Grid computing is a term referring to the combination of computer resources from multiple administrative domains to reach a common goal. The grid can be thought of as a distributed system with non-interactive workloads that involve a large number of files. What distinguishes grid computing from conventional high performance computing systems such as cluster computing is that grids tend to be more loosely coupled, heterogeneous, and geographically dispersed. Although a grid can be dedicated to a specialized application, it is more common that a single grid will be used for a variety of different purposes. Grids are often constructed with the aid of general-purpose grid software libraries known as middleware.
Grid size can vary by a considerable amount. Grids are a form of distributed computing whereby a “super virtual computer” is composed of many networked loosely coupled computers acting together to perform very large tasks. Furthermore, “distributed” or “grid” computing, in general, is a special type of parallel computing that relies on complete computers (with onboard CPUs, storage, power supplies, network interfaces, etc.) connected to a network (private, public or the Internet) by a conventional network interface, such as Ethernet. This is in contrast to the traditional notion of a supercomputer, which has many processors connected by a local high-speed computer bus.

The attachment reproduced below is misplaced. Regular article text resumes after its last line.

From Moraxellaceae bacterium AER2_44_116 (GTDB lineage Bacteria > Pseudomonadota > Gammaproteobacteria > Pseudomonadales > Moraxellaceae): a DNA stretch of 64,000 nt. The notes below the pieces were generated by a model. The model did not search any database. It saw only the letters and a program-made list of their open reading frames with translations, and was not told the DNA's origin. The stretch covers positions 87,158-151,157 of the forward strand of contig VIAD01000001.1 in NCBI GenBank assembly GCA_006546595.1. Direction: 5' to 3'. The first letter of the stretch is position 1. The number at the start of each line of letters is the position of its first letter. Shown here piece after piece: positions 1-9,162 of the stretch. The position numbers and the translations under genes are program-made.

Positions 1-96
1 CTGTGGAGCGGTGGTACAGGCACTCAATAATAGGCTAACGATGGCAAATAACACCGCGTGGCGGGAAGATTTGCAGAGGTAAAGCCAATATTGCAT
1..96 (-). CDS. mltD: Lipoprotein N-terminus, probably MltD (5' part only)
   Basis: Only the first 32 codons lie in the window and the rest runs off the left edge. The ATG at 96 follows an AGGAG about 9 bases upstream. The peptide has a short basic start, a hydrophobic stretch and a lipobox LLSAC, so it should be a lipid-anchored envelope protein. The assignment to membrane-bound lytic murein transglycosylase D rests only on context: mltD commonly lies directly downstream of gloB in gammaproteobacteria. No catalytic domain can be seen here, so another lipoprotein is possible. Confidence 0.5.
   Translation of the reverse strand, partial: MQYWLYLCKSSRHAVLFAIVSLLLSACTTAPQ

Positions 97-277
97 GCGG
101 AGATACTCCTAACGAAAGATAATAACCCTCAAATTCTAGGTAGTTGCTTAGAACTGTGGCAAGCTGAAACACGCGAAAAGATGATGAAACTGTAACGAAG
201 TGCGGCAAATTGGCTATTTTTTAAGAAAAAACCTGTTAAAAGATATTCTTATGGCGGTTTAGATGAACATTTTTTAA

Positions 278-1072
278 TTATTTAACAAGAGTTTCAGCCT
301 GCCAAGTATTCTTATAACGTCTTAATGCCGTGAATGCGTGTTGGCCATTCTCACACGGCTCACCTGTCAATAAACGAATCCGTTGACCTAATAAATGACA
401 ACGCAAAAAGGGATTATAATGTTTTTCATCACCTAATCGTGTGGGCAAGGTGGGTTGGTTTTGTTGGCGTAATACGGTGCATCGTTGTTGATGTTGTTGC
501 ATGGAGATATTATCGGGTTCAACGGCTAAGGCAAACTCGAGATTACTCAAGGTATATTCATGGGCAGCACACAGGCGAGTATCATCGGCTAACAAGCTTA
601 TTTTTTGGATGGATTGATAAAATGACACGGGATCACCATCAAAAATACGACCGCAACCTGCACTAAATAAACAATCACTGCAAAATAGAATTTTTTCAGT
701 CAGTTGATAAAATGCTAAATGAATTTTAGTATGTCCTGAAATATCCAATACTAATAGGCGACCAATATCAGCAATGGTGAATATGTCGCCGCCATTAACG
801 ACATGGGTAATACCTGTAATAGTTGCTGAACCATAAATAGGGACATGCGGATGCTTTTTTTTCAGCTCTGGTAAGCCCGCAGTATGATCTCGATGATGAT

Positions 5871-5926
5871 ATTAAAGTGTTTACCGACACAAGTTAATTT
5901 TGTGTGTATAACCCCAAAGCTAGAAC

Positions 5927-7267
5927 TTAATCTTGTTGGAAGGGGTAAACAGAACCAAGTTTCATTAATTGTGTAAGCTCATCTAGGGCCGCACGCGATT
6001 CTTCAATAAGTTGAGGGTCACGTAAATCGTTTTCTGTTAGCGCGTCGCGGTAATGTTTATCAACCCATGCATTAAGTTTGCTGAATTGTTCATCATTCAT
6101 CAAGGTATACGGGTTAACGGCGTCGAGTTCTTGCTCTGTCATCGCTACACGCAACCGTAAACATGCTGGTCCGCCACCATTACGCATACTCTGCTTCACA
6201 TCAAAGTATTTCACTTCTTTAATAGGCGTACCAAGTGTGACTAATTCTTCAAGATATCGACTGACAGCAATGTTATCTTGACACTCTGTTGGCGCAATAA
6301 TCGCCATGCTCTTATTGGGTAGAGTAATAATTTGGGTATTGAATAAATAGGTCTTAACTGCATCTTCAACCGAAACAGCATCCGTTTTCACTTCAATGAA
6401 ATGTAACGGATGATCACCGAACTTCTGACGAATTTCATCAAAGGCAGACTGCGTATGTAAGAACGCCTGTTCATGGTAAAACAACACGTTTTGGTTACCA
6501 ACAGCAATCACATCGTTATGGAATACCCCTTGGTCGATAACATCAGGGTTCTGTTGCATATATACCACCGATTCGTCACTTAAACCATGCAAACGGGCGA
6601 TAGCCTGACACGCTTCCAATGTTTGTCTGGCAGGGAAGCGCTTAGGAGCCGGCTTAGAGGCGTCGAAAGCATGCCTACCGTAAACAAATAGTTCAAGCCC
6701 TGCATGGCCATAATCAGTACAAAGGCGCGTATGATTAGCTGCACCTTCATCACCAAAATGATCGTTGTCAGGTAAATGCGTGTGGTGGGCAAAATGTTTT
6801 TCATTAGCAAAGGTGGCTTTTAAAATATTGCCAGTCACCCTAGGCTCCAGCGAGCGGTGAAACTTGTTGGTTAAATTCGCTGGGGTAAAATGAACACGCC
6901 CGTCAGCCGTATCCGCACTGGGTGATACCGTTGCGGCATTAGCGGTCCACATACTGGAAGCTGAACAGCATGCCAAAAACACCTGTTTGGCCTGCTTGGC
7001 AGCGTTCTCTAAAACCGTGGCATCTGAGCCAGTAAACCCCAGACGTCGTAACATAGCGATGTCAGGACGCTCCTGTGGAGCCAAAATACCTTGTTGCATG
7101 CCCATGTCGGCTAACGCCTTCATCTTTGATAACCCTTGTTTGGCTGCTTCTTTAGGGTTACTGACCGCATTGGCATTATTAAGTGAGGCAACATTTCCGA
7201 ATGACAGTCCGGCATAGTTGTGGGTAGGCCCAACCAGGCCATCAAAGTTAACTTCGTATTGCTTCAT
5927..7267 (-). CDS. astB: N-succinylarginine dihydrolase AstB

Grid computing combines computers from multiple administrative domains to reach a common goal, to solve a single task, and may then disappear just as quickly.
One of the main strategies of grid computing is to use middleware to divide and apportion pieces of a program among several computers, sometimes up to many thousands. Grid computing involves computation in a distributed fashion, which may also involve the aggregation of large-scale cluster computing-based systems.
The size of a grid may vary from small—confined to a network of computer workstations within a corporation, for example—to large, public collaborations across many companies and networks. "The notion of a confined grid may also be known as an intra-nodes cooperation whilst the notion of a larger, wider grid may thus refer to an inter-nodes cooperation".
Grids are a form of distributed computing whereby a “super virtual computer” is composed of many networked loosely coupled computers acting together to perform very large tasks. This technology has been applied to computationally intensive scientific, mathematical, and academic problems through volunteer computing, and it is used in commercial enterprises for such diverse applications as drug discovery, economic forecasting, seismic analysis, and back office data processing in support for e-commerce and Web services.